and I have more doubt as to the ability to improve things enough to be
    worth the trouble.


    Best regards,
    Spehro Pefhany
     
    Spehro Pefhany, Nov 8, 2006
    #6
  7. Robert Scott

    Robert Scott Guest

    Not necessarily. It is possible that the sensor might be taken from a storage
    area that is already not too far from the temperature of the calibration
    chamber. In that case you would not have to deal with "all kinds of temperature
    gradients". Instead you would have a fairly repeatable starting condition. The
    on-the-fly extrapolation would only be used to make a relatively small
    correction. The accuracy of that extrapolation will be nearly proportional to
    the difference between the storage area temperature and the calibration chamber
    temperature. Without knowing this difference you cannot conclude that the
    extrapolation can never be more than "several degrees C".

    Of course if the starting condition is totally unknown, then accuracy will be
    poor. But if this calibration is part of a manufacturing process that is going
    to be done over and over again, then several improvements can be made. One is
    to make the starting condition as uniform as possible as described above.
    Another method was suggested by an earlier responder. That is to subject a few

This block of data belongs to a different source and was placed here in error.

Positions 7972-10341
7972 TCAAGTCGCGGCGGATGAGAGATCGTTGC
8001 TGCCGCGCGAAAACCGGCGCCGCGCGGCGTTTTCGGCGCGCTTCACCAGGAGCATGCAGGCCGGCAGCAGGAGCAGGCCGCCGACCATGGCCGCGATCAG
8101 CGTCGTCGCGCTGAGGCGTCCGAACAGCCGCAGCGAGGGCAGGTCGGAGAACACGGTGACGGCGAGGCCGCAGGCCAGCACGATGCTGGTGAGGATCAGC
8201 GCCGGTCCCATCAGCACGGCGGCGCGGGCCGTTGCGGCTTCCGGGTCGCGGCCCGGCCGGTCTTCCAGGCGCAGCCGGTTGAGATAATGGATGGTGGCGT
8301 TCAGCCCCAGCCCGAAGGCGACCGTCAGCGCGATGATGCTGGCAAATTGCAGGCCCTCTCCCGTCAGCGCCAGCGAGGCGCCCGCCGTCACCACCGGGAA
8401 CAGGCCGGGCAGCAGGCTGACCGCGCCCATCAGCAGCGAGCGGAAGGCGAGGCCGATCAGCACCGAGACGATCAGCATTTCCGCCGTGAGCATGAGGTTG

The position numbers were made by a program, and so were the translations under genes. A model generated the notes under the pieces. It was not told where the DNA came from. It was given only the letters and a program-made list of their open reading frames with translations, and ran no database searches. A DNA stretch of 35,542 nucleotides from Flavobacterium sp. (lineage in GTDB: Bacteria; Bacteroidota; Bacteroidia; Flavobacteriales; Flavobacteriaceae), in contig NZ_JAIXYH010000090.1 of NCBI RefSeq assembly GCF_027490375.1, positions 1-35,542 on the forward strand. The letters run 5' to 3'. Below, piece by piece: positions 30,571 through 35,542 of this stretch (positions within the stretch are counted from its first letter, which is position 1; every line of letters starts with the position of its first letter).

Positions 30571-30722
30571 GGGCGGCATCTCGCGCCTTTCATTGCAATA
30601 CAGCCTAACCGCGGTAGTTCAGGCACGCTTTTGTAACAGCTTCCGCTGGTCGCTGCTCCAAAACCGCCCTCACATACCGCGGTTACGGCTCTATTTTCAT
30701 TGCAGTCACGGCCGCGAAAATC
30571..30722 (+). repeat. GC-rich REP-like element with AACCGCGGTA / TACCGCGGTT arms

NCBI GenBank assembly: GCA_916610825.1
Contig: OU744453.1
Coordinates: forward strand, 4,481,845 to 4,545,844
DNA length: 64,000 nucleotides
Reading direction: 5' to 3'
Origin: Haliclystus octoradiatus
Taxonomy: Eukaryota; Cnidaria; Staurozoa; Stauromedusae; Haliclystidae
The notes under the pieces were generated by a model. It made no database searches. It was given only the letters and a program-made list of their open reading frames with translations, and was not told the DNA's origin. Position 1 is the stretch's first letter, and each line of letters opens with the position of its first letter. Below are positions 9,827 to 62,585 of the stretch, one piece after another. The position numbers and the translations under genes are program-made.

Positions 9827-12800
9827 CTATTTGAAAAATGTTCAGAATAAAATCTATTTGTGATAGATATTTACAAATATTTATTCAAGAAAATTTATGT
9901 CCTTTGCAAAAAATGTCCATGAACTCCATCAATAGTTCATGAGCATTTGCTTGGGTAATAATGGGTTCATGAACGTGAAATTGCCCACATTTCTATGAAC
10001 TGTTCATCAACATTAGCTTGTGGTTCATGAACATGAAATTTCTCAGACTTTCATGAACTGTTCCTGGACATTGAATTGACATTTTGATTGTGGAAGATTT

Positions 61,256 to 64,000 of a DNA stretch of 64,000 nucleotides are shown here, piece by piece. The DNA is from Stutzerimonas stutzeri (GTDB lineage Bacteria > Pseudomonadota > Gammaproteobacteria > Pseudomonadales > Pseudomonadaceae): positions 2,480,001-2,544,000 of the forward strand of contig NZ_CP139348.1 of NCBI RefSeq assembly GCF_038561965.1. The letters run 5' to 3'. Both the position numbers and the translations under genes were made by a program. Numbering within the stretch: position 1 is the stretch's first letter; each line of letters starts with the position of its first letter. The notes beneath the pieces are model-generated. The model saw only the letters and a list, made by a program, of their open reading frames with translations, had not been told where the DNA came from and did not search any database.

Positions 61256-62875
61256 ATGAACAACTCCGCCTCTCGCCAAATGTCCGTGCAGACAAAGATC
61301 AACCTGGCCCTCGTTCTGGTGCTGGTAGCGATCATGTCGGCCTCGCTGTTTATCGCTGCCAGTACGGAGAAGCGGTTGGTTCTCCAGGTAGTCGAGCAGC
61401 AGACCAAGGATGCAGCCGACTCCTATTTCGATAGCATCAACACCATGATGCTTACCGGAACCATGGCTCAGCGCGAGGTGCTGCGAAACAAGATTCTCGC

units to the extra-long stabilization time in order to develop a generic model
    for the extrapolation. There is no reason to treat each unit as a brand new
    problem. Knowledge gained from a few extended calibration trials can be used to
    refine the lag model.


    Robert Scott
    Ypsilanti, Michigan
     
    Robert Scott, Nov 8, 2006
    #7
  8. You see, Robert, I had to deal with this problem before.


    In that case you would not have to deal with "all kinds of temperature

    It all depends on what place on the shelf in the calibration chamber is
    the particular unit, how many units do you have in the chamber, and even
    what is the weather today (since the efficiency of the cooling/heating
    depends on the conditions outside). As for the board level problems, a
    single LED creates ~50mWt of heat, which is enough to create a gradient
    of 1C in the area of 1 cm.


    The
    Usually is not worth it, since it is very dependent on everything.
    Just select a reasonable heating/cooling speed and hold time.


    Vladimir Vassilevsky

    DSP and Mixed Signal Design Consultant

    http://www.abvolt.com
     
    Vladimir Vassilevsky, Nov 8, 2006
    #8
  9. That depends entirely on how precise you want the measurement to be.
    The longer you wait, the better the chance that you won't have any
    systematic error in the final result.

    Now, if you know your device and its environment really well, it can be
    possible to do a "ballistic" measurement, i.e. observe the "flight path"
    of temperature over time, to extract data like thermal capacitance and
    resistance between the thermometer and the point where you really want
    to know the temperature, so you can predict arithmetically where this
    path will eventually end. But given that you're trying to "calibrate"
    something, it's rather unlikely that this can work.
     
    =?ISO-8859-1?Q?Hans-Bernhard_Br=F6ker?=, Nov 8, 2006
    #9